Rethinking ‘humane meat’
- Published: 13 November 2010
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An analysis of ‘humane meat’ exposes the concept for what it really is: a self-serving attempt to satisfy our selfish desire to keep eating animals and to disguise this selfishness as a truly ethical commitment, writes Alex Melonas.
14 November 2010
A New York Times article, Meat labels hope to lure the sensitive carnivore, details the “animal compassionate” trend, or the movement towards “humane meat” as it is better known.
An advertisement for this might read: ‘Humane meat’: satisfying the taste buds and consciences of the ‘conscientious omnivore’.
But “humane meat” seems to be a contradiction in terms. Let me begin though, by correcting the NYT. Humans are not carnivores. I understand that saying you are a carnivore means you don’t have to justify eating animals (because carnivores have no choice in the matter), but shouldn’t we open this conversation with some honesty?
Moving on, humane is defined as: “done without inflicting any more pain than is necessary; showing the better aspects of the human character, especially kindness and compassion” (emphasis mine).
Let’s deal with the first definition because “humane meat” suggests at once that eating animals is in fact necessary? But is it?
Essential, needed, and required are synonyms for necessary. Optional is an antonym. Separating need from desire may be helpful. Need denotes a requirement (e.g. I need to drink water to live). Desire suggests a preference (e.g. I need water, but I prefer/want cow’s milk).
The conservative American Dietetic Association (ADA) found that a well-planned vegan diet is healthy at all stages of the life cycle.
Indeed, its latest report suggests that a vegan diet has health benefits. Carl Lewis is one of the most prolific Olympic track and field athletes in history, and Robert Cheeke is a professional bodybuilder. These men found athletic success as vegans.
Eating animals, then, is not necessary as a nutritional matter.
Convenience, habit, and tradition aren’t synonyms for necessary. If someone argued that killing humans was ethical because doing so was just easier than not doing so, or because, like drinking coffee every morning, it is just something I do, or because, in this area, fathers and sons have always killed humans together, would that sit right with you?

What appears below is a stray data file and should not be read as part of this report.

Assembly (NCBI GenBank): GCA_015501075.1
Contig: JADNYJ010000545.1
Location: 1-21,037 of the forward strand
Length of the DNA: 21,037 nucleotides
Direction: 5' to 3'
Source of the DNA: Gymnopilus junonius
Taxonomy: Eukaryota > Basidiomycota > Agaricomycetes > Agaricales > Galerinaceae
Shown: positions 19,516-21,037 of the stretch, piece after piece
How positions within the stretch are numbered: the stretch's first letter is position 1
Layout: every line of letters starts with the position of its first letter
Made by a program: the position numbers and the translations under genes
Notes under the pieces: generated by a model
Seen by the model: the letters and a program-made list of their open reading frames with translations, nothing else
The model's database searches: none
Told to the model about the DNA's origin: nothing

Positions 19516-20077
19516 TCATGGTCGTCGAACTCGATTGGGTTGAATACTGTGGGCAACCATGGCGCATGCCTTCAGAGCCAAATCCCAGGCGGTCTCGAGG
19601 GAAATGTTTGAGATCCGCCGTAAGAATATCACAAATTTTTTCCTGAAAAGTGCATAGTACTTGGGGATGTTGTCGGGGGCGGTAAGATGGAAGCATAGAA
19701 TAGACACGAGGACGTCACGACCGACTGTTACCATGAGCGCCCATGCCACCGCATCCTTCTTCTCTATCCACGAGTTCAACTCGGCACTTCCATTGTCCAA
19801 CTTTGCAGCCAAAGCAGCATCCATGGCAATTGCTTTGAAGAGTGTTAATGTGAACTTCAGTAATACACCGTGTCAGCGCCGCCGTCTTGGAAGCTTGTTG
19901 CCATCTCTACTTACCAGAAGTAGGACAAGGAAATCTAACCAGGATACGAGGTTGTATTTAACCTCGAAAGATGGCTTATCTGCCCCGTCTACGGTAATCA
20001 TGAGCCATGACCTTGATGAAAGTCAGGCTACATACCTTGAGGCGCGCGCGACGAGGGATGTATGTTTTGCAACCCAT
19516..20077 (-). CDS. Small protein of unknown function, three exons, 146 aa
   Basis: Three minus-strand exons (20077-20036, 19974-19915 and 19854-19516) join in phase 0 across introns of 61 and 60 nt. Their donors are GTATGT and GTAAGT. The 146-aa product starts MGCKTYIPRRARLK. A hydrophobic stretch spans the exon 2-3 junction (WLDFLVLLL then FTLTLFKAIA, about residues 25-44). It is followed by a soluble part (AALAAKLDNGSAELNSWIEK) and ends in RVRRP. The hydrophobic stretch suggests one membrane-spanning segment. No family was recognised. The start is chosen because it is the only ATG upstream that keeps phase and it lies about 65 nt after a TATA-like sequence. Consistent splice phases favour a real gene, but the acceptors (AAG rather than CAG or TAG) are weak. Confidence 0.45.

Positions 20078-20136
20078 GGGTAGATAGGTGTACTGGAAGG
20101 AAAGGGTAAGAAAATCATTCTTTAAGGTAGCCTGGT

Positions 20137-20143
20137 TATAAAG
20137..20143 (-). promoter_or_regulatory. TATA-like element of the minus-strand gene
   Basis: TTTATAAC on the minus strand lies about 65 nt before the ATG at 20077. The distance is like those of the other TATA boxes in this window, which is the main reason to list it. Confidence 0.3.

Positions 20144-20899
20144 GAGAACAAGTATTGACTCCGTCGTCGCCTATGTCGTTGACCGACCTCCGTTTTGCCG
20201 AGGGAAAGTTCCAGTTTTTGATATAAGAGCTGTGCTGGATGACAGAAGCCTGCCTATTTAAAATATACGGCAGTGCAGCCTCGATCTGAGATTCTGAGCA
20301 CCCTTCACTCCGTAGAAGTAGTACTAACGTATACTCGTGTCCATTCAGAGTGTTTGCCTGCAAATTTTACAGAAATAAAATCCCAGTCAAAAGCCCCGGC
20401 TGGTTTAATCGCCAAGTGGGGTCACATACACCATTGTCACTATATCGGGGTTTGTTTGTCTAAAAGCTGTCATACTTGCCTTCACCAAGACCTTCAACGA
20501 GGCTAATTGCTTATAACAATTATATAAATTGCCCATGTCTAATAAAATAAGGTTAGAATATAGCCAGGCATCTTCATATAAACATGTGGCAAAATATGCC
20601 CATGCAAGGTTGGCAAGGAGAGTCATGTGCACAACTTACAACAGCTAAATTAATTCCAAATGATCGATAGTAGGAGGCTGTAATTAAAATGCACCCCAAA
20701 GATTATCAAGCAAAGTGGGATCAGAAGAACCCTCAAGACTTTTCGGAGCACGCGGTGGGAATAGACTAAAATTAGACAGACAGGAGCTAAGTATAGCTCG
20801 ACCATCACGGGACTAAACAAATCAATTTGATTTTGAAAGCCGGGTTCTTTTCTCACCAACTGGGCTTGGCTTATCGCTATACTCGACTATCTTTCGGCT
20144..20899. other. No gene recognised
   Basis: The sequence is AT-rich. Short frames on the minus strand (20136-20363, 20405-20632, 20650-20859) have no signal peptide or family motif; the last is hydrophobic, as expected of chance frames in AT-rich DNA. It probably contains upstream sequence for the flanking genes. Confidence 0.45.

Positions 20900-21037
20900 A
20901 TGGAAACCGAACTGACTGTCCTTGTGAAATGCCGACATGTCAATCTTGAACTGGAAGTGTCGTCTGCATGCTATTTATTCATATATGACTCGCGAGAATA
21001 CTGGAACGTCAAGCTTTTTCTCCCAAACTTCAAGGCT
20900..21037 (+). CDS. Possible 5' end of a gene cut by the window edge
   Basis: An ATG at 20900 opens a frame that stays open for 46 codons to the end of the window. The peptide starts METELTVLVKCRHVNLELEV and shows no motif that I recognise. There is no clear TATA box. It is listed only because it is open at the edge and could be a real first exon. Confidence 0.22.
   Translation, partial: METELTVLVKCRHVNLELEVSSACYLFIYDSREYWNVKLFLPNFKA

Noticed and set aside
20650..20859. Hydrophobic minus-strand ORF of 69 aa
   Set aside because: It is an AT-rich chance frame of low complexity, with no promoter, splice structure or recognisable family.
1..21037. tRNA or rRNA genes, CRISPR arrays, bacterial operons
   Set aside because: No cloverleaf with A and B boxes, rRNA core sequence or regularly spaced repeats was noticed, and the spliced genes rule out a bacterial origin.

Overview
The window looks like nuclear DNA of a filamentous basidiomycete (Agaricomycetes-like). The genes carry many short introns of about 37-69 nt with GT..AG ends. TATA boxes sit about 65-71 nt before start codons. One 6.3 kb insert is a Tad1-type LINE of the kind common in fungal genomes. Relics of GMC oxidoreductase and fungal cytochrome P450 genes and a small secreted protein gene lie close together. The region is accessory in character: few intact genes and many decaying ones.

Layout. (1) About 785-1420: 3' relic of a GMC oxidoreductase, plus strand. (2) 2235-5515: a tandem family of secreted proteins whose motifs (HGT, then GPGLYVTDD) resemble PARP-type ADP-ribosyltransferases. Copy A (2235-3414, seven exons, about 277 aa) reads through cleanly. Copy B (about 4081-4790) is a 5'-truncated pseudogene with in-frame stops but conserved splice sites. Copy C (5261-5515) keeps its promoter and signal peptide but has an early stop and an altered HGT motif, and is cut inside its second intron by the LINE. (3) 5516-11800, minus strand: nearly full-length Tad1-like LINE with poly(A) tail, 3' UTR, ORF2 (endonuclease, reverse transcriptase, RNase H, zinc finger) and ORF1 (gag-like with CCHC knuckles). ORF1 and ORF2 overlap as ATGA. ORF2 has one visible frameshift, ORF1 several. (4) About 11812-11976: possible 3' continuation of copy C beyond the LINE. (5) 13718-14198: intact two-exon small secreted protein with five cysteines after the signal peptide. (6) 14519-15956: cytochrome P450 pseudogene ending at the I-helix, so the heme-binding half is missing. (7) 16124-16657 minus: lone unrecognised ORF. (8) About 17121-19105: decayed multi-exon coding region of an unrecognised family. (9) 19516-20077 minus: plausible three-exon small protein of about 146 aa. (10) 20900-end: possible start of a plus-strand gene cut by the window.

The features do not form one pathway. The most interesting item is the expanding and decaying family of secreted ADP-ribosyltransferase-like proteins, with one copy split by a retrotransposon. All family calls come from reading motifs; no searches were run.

It follows that any pain, or harm and death more generally, that an animal experiences to become our “food” is unnecessary.
And since eating animals is not necessary (by any reasonable standard), the practice is inhumane, by definition.
With this background then, what about the second definition of humane, emphasizing kindness and compassion. I might add empathy to this list, which, I agree, are all the better aspects of the human character.
The kind and compassionate thing to do, I maintain, no, I insist, is not to cause unnecessary harm and death. That is, don’t be inhumane. I doubt I’ll get much criticism on that point.
Deconstructing “humane meat,” as I’ve briefly done here, seems to expose the concept for what it really is: a self-serving attempt to satisfy our selfish desire to keep eating animals and to disguise this selfishness as a truly ethical commitment. As Gary Francione writes,
“the [“humane meat”] movement is intended to make the public feel more comfortable about animal exploitation and to ensure that social discussion about animal ethics remains focused away from the relevant question—why are we eating animals in the first place given that it is not necessary for human health, is an ecological disaster, and, most importantly, results in our imposing suffering and death on sentient nonhumans?”
For the sake of argument, however, perhaps the assumption made by the “humane meat” advocate is that eating animals is a given.
And therefore with this fact at hand, the treatment of the animals we will exploit is the open question. The largest animal welfare organizations who advocate for “humane meat” certainly make this argument.
It seems to me that the only sensible way to interpret this assumption is literally – “we” just do eat animals, period – and/or to suggest something about need, as in nutritional need. Since I have already refuted the “argument from need,” I will turn to the first interpretation.
Of course, “we” just do rape and murder other people. So I think there is some question begging here. Why do we respond to one fact – “we” eat animals – with a conversation about the humane treatment of those animals, while we respond to other facts – “we” rape and kill – with a firm commitment to abolishing those practices?
Someone might respond that while rape and murder happen, they are not nearly as widespread as eating animals, and so we have to respond differently. But notice that this concedes that eating animals is wrong, as a moral matter. The only difference is the scope of the problem, and so for purely practical reasons, our response changes.
This pragmatism raises questions about moral consistency and the empirical matter of whether or not humane practices actually help animals, but those issues are beyond the scope of my inquiry.
In the end, then, perhaps the title of this article should have been “Thinking about ‘human meat’,” because the weaknesses of the “humane meat” trend should be obvious to anybody who does actually think about it. No rethinking required.
Alex Melonas is a second-year Ph.D. student in political theory at Temple University in the US. He occasionally writes about animal rights at That Vegan Girl.